Q. I want to buy a property to lease back to my company. I need to borrow the purchase price. Is there a tax efficient way of doing this and what are the financial implications?
A. In very basic terms, if you buy a property and lease it to the company at an annual rent, you are taxed on the net rental income. You are entitled to a tax deduction for the interest on the loan taken out to buy the property but you do not get any tax relief for capital repayments of the principal amount borrowed. In the early years of a mortgage the repayments consist mostly of interest, keeping taxable rental income low. The longer you have the mortgage the more the payments become repayments of capital rather than interest and so your taxable rental income increases.
You could consider instead taking out a “pension backed mortgage”, which can be a more tax efficient way of buying property. This is effectively an interest-only mortgage, maximising the amount that can be offset against your rental income. Your company would invest separately in a pension fund which would grow to pay off the capital at the end of the term on your retirement.
Placing funds in a pension scheme is very tax efficient from your own and the company’s perspective. You are not personally taxed on contributions the company makes to your pension fund and the company gets a tax deduction for the pension contributions made.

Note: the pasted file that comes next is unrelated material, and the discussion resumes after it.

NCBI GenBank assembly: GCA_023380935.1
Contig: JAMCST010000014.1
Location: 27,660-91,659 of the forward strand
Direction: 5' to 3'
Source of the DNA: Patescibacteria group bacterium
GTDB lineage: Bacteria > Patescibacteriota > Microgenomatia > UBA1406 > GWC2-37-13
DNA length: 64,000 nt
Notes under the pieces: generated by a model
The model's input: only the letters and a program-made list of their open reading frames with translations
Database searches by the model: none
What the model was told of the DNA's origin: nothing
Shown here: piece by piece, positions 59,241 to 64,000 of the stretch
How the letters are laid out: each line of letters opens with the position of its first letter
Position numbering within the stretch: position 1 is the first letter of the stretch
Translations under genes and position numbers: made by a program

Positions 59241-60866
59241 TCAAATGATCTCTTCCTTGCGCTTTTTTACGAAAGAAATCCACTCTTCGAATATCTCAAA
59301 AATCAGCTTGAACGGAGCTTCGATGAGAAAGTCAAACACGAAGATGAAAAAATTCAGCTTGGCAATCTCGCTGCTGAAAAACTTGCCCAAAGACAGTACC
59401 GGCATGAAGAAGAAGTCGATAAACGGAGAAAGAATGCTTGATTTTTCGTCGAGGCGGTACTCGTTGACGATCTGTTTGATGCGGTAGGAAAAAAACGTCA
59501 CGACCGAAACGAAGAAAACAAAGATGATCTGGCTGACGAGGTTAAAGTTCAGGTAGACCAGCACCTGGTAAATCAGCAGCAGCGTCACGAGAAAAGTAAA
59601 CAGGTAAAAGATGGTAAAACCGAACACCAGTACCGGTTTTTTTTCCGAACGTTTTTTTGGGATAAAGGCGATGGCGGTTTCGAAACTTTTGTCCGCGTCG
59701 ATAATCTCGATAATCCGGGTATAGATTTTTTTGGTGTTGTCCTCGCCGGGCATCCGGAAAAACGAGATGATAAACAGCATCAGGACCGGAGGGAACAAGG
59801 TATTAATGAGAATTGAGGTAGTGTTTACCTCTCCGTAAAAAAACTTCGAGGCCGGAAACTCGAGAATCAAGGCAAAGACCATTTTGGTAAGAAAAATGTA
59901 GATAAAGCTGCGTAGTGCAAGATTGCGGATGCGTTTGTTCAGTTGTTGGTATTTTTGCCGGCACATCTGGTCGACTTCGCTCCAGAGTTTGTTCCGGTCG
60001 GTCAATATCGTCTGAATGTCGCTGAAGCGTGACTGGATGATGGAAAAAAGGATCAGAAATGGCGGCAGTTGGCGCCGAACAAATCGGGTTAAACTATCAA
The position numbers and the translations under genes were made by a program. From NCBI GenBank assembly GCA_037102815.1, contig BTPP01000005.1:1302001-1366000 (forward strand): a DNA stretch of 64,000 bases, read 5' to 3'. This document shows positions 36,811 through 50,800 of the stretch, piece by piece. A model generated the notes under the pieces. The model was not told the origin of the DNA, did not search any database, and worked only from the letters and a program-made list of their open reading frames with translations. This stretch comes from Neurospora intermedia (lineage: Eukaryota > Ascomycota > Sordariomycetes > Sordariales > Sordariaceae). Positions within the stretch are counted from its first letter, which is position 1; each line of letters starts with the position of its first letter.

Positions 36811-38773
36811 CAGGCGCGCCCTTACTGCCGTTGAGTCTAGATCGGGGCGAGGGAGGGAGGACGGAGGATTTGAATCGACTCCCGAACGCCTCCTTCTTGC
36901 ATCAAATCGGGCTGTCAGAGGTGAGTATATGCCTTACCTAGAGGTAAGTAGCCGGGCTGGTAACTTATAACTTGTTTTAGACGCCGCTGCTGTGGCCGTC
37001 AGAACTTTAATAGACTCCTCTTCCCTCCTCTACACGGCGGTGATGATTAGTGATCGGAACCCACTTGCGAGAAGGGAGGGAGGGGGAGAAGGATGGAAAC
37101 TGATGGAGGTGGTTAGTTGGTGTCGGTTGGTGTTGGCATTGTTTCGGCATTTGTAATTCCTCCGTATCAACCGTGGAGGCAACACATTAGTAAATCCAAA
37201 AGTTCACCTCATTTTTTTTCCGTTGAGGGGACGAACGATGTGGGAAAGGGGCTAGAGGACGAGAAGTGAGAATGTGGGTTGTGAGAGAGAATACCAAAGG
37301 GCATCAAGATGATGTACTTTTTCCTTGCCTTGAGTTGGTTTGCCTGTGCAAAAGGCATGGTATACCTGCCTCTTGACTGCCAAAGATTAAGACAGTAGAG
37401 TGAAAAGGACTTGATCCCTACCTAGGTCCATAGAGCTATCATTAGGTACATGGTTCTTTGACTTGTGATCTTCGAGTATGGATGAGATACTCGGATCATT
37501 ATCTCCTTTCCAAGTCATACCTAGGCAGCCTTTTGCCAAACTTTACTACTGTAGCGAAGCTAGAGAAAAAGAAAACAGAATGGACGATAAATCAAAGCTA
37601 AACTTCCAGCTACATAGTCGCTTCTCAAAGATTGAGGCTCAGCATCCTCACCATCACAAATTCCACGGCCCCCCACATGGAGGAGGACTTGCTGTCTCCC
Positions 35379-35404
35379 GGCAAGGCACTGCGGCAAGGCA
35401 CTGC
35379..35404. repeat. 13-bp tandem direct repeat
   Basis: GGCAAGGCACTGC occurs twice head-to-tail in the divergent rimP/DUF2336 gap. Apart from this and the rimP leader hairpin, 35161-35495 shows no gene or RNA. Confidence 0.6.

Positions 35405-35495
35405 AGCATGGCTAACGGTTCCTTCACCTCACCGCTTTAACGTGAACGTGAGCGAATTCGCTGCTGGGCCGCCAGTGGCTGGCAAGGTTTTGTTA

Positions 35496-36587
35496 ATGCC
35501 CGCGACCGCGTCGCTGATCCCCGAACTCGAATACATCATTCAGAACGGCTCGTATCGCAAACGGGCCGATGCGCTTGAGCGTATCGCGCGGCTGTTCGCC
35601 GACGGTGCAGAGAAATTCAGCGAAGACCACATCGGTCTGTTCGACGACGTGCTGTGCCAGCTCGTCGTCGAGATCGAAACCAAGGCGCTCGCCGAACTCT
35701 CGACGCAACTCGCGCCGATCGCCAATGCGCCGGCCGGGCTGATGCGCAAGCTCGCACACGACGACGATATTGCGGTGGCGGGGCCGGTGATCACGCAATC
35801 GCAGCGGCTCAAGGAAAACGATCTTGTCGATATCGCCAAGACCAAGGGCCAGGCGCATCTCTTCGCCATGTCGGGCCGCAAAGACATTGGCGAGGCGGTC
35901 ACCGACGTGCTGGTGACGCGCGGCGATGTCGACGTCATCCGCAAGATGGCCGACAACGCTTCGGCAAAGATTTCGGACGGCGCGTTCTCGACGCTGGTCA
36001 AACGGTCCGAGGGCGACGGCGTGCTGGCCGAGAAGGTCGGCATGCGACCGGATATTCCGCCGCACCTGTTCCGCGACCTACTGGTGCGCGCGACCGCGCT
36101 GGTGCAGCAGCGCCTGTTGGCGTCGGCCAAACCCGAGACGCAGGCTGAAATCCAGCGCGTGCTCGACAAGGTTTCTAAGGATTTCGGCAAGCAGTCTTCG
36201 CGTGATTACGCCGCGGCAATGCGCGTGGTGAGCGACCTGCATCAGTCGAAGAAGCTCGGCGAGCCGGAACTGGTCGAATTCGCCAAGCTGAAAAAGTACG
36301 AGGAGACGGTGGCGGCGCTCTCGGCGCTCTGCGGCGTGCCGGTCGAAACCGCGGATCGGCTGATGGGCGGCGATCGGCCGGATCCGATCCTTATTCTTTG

On retirement, you can take 25 per cent of the lump sum tax free. The balance is subject to income tax. The after-tax amount is then used to repay the loan.
This has a number of advantages:
The mortgage is used to buy the property in your personal name but ultimately your company pays for it by way of pension contributions.
The payment by the company is not taxable in your hands unlike, for instance, if you had to take the mortgage repayment out of the company by way of a salary or dividends.
There is significant tax relief for both you and the company on the pension contributions.
You should keep in mind the fact that a retirement fund is to give you an income to live on into retirement so you should make sure you have other sources of income or pensions for such income requirements rather than rely on this pension, as the bulk of the proceeds will be used to repay the mortgage. In practice it is often the case that the property is sold before the pension fund is required so that the fund is still there to give you a pension if it is not required to pay off the mortgage.
Pension backed mortgages are not for everyone and every situation. However, in some circumstances they work very well and should be at least considered when making your financing decision.